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FOCUS-Heathrow stake sale opens the door for a resurgence in airport deals

Credit: REUTERS/David Moir

By Andres Gonzalez, Emma-Victoria Farr and Elisa Anzolin

LONDON/FRANKFURT, Dec 1 (Reuters) - In the wake of the COVID-19 pandemic, a rebound in travel and rising interest rates is leading some airport owners and operators to sell up after a dearth of dealmaking in the sector.

After Spanish infrastructure giant Ferrovial FERF.ASrevealed a near $3 billion deal to sell its 25% stake in Britain's busiest airport Heathrow on Tuesday, a slew of other airports across Europe could be up for sale in 2024, according to bankers, investors and industry sources.

"There are green shoots of airports investments coming back to the market as post-Covid passenger demand recovers," said Andras Kranicz, head of infrastructure finance, EMEA at BNP Paribas.

Among the largest of the airports that may see a change of ownership as soon as 2024, is Edinburgh whose U.S.-based owner Global Infrastructure Partners (GIP) is working on the sale of its majority stake in a process that may value the airport at over 2.5 billion euros ($2.72 billion), according to sources close to the situation.

GIP declined to comment.

AGS Airports, which oversees operations at Aberdeen, Glasgow, and Southampton airports and is owned by Australia's Macquarie and Spain's Ferrovial, may also follow, two people with knowledge of the plans said on Friday.

Ferrovial and Macquarie declined to comment.

Until recently there has been a dearth of deals in the sector which has faced headwinds such as rising interest rates and environmental concerns that have dampened valuations, investors and industry sources said.

Even including the sale of Heathrow, this year is the slowest for airport transactions in the past decade, totalling $5.9 billion globally to date, according to Dealogic data.

"Following the COVID-19 pandemic, (there has been) a change of perception in the investment community," said Agata Lyznik, spokesperson for trade association the Airports Council International (ACI) World.

"Airports as an asset class are now deemed more risky, given the unprecedented impact the pandemic has wrought on the aviation industry."

That means for some investors who have owned these assets for many years, now is the right time to sell out. Investors like Macquarie and GIP bought their stakes in European airports almost a decade ago and are now reaching the end of their usual investment holding period.

Among investors mulling their options are France-based Ardian and Credit Agricole Assurance, minority owners of 2i Aeroporti, which has a stake in the operator of Milan's Linate and Malpensa airports, according to three sources close to the matter. They have hired Mediobanca MDBI.MI and Credit Agricole CAGR.PA to find a buyer for a sale of their 49% stake in the company, the people said.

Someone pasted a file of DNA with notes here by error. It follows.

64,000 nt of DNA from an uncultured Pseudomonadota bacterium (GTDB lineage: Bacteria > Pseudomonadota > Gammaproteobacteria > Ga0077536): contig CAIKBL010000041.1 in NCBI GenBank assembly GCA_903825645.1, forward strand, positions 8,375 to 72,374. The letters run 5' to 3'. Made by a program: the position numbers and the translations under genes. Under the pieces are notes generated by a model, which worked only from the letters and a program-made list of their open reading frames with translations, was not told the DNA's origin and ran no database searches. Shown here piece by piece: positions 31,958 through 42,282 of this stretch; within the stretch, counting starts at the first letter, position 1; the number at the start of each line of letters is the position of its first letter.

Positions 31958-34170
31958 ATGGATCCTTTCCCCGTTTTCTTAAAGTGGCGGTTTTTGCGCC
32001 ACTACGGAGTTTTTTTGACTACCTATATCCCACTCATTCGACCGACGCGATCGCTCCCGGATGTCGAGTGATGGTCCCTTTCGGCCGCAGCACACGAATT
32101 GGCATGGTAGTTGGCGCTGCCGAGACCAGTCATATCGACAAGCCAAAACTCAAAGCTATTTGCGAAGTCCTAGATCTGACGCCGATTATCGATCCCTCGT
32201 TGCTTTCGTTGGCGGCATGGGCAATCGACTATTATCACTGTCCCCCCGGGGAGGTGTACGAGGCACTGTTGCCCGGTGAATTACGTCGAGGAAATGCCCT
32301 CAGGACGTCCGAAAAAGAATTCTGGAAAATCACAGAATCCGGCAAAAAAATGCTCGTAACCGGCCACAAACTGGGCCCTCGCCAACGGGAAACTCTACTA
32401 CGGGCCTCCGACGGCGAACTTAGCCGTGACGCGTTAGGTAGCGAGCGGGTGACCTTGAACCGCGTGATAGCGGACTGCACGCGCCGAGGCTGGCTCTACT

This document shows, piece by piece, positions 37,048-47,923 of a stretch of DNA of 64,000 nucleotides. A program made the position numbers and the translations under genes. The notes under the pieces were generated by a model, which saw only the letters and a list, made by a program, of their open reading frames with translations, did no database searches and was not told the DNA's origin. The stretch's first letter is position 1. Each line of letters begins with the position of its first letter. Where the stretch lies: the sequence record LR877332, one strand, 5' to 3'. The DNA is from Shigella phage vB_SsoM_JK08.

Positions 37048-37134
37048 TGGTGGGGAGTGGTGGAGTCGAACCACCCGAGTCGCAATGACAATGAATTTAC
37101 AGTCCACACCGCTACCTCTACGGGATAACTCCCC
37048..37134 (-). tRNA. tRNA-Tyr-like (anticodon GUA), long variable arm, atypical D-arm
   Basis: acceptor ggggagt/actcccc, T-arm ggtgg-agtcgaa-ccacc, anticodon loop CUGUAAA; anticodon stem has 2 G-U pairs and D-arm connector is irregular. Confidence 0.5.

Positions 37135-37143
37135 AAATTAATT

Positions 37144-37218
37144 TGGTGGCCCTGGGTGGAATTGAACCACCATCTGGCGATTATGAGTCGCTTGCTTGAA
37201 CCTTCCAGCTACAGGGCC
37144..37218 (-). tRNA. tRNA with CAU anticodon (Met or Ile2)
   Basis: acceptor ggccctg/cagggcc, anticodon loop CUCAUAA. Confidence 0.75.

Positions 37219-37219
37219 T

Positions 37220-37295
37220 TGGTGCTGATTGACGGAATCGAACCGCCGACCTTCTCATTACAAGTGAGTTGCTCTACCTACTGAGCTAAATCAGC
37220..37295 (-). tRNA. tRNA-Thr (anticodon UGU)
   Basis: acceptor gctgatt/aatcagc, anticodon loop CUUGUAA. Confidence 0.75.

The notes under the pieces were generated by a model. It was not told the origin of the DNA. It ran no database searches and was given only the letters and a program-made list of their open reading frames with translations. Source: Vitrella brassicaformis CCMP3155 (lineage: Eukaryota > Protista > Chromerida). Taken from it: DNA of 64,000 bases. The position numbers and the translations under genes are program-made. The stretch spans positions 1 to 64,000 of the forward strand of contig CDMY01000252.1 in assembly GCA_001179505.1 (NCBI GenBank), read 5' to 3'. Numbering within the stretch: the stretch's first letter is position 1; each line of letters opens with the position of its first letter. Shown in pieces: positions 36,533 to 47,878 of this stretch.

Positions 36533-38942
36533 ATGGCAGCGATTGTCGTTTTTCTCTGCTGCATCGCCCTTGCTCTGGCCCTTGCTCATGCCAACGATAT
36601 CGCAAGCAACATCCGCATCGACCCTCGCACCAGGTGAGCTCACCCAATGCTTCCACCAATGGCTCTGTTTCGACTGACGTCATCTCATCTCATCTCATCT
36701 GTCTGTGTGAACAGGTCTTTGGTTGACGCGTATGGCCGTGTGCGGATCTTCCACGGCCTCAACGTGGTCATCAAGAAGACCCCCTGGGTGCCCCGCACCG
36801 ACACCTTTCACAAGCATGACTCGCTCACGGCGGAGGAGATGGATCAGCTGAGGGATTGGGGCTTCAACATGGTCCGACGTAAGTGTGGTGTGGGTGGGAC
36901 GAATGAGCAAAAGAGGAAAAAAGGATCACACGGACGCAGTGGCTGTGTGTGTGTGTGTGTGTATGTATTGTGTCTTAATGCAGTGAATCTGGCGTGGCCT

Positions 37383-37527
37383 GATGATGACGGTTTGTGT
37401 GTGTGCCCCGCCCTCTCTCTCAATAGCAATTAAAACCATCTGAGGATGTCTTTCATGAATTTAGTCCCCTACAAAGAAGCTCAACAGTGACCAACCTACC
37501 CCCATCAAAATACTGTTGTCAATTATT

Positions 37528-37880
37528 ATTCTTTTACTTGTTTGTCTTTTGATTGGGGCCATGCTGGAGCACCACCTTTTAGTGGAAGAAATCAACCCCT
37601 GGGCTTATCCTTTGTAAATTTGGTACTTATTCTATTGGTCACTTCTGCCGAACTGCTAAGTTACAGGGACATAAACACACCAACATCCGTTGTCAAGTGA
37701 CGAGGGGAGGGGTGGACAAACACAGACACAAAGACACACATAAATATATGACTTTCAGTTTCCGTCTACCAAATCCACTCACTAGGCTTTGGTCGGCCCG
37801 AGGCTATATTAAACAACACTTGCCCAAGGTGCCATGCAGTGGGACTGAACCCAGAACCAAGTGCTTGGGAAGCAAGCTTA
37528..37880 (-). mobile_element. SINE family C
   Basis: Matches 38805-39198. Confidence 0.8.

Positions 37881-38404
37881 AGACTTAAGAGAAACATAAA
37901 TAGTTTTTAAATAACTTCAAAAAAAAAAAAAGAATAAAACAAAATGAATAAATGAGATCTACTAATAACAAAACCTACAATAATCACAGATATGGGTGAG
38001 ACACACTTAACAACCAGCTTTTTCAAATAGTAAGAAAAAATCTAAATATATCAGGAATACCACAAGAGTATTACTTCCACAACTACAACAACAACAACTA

Ardian and Credit Agricole declined to comment.

Catania's airport operator SAC has hired Mediobanca and law firm Gianni & Origoni to assist in its "preparatory and operational phase" of a privatisation process, SAC Chief Executive Nico Torrisi said in an emailed statement.

Mediobanca declined to comment.

VALUATIONS PRESSURED, SELLERS LINE UP

Buoying demand is booming airport travel in the wake of the pandemic combined with pent-up dealmaking hobbled by travel bans.

Next year is expected to be a milestone for global passenger traffic as figures reach 9.4 billion in 2024, surpassing the 9.2 billion passengers prior to the pandemic in 2019, according to ACI.

Deal activity is heating up particularly around European regional airports, which are relatively cheaper and easier to finance for potential buyers than huge hubs, one industry source said, who declined to be identified because the talks are private.

Valuations that bidders might pay for airports are expected to be far lower than the 20 times earnings before interest, tax, depreciation and amortization (EBITDA) multiple paid for Gatwick airport in 2018, the sources said.

Heathrow's sale valued the airport at 14.3 times EBITDA, according to JP Morgan analysis published on Wednesday.

UK's Esken ESKN.L, owner of regional Southend Airport, said in June it had started a process for the sale of the airport.

Industrial buyers are interested in the sector too. France's Vinci SGEF.PA, recently said its M&A team is "very busy". In October, Vinci and Australian IFM Global Infrastructure Fund were selected as preferred investors in a planned aviation hub for central and eastern Europe where they may invest up to 8 billion zlotys ($1.91 billion).

On Thursday, Hungary's state-owned Corvinus and Vinci Airports the European Commission of a proposed joint takeover of Budapest's airport, according to a document posted on the EU website.

($1 = 0.9184 euros)

(Reporting by Emma-Victoria Farr, Andres Gonzalez, Elisa Anzolin, additional reporting by Joanna Plucinska, Mathieu Rosemain, Editing by Anousha Sakoui and Elaine Hardcastle)

((emma-victoria.farr@thomsonreuters.com;))

The views and opinions expressed herein are the views and opinions of the author and do not necessarily reflect those of Nasdaq, Inc.

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